Cardinals, NFL get some added wiggle room with bumped up salary cap

Feb 1, 2023, 6:00 PM | Updated: 6:20 pm
Monti Ossenfort,  new general manager of the Arizona Cardinals NFL football team, answers a questio...

Monti Ossenfort, new general manager of the Arizona Cardinals NFL football team, answers a question during a news conference in Tempe, Ariz., Tuesday, Jan. 17, 2023. (AP Photo/Ross D. Franklin)

(AP Photo/Ross D. Franklin)

For a second consecutive season, the NFL has raised the salary cap for the Arizona Cardinals and the rest of the league on Monday.

Jumping up to $224.8 million from $207.4 in 2022, all 32 teams will see an increase of $16.6 million to work with as they toy with personnel changes this offseason.

As it stands Wednesday, Arizona has around $14.5 million to work with, per In terms of the rest of the NFL, the Cardinals are 11th in total cap for next season.

Now, Arizona’s cap number is not fixed by any means. When the NFL offseason gets into full swing, it’ll fluctuate based on a number of different variables, with extensions, retirement(s), free-agent signings, potential trades and cuts all factoring in.

There’s also the added unknown of how new general manager Monti Ossenfort and Arizona’s next head coach operate in their respective roles.

“I don’t know what was done here previously,” Ossenfort said during his introductory press conference. “I have a system that I believe in and that’s where we are going to focus our time and attention on how we go about scouting players and what we’re looking for specifically.

“First, we have to define what we’re looking for and then we’re going to turn over every rock that we can to build this roster. I think there’s a lot of evaluation that has to go across all levels of the football organization and we’ll cross that bridge.”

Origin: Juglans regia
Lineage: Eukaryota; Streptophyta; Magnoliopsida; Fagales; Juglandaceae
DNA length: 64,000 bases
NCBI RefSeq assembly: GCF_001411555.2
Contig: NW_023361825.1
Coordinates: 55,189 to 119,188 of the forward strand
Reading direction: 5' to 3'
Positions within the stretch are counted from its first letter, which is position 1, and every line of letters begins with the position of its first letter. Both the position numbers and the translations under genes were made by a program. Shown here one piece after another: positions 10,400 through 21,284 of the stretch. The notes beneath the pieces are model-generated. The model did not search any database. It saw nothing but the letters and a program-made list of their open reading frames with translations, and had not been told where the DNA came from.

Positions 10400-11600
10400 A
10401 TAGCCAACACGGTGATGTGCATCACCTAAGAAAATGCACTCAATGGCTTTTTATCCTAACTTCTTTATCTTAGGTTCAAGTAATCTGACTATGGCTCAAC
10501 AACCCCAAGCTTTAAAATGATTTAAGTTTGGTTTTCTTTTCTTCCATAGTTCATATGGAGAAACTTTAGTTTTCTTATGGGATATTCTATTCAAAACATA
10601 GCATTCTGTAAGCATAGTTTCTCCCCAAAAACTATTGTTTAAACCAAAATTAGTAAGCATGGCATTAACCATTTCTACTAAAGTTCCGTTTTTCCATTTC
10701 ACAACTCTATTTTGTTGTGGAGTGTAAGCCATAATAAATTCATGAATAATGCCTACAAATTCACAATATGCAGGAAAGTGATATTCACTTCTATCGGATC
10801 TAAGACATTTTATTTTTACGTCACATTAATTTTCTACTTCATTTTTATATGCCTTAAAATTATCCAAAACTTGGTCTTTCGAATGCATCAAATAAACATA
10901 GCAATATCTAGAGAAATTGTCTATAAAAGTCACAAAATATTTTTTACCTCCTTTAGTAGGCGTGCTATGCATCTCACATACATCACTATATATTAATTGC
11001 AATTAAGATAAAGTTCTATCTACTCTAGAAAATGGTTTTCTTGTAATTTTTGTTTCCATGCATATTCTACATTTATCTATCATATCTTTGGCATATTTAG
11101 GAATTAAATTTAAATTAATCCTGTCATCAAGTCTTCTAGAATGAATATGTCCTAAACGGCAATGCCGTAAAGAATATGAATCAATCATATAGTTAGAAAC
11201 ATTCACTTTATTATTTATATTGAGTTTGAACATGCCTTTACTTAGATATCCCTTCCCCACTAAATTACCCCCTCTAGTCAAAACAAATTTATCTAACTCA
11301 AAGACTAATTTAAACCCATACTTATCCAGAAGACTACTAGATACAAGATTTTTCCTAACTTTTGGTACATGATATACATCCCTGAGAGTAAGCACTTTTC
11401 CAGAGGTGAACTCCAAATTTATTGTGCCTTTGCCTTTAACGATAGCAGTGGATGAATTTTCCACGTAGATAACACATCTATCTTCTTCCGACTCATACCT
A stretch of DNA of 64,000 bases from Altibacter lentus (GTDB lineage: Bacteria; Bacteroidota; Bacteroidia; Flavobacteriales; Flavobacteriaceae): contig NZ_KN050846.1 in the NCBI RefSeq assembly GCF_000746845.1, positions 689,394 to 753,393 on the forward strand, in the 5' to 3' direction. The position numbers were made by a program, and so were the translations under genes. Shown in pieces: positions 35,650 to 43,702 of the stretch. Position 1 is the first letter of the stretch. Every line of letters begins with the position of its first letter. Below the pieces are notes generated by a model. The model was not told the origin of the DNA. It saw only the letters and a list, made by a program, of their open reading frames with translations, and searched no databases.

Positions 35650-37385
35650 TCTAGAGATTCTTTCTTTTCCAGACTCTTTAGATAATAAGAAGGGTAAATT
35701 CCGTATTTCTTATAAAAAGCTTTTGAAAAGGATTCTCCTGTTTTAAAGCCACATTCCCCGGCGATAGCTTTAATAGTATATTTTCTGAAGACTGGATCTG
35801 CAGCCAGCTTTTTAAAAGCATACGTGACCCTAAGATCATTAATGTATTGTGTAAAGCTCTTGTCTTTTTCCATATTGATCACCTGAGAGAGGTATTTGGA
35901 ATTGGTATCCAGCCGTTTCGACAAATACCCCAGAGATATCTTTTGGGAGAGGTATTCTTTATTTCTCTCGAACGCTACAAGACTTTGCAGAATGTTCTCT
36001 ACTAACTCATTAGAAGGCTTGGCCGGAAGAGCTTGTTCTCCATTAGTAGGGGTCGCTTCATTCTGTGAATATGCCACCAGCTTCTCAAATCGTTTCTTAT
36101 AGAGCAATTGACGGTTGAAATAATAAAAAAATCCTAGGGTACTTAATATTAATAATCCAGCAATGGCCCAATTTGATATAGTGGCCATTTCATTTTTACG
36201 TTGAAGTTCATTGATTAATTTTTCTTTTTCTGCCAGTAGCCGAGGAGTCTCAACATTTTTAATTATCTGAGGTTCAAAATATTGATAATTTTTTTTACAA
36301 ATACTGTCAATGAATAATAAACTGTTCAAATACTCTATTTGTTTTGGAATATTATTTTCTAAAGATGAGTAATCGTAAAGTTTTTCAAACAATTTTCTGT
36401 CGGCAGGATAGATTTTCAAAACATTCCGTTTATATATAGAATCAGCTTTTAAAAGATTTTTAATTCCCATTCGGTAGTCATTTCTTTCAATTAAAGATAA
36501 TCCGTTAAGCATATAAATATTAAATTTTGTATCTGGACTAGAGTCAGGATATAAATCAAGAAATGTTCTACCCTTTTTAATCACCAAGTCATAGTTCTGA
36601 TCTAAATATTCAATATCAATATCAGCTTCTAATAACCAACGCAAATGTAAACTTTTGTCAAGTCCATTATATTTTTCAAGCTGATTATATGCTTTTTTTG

Two potential extensions that are front and center for the organization in 2023 are defensive end Zach Allen and cornerback Byron Murphy. Per ESPN’s Matt Bowen, Allen is considered the 23rd best available free agent in the league. Murphy landed at No. 37.

Allen is coming off his best season as a pro, producing 5.5 sacks, 19 QB hits, 10 tackles for loss and eight passes defensed across 13 games played.

He thrived under the mentorship of the retiring J.J. Watt and clearly took a step forward in the final year of his rookie deal. Of the in-house free agents the Cardinals should bring back to the mix, the defensive lineman is atop of the list.

Murphy, however, is coming off an injury-riddled season, managing to play in just nine games in his fourth NFL season before a back injury placed him on injured reserve. He finished with 0.5 sacks, 36 tackles, three of which were for losses, and a QB hit. Outside of this past season, though, Murphy played in all but two games — one due to COVID-19 — over a three-year span.

The fact he’s a homegrown talent out of Saguaro High School is an added bonus. In 2021, Murphy looked the part of Arizona’s No. 1 cornerback behind four interceptions and 12 passes defensed. The back injury is something to monitor but there’s no reason to believe the CB can’t get back to those numbers.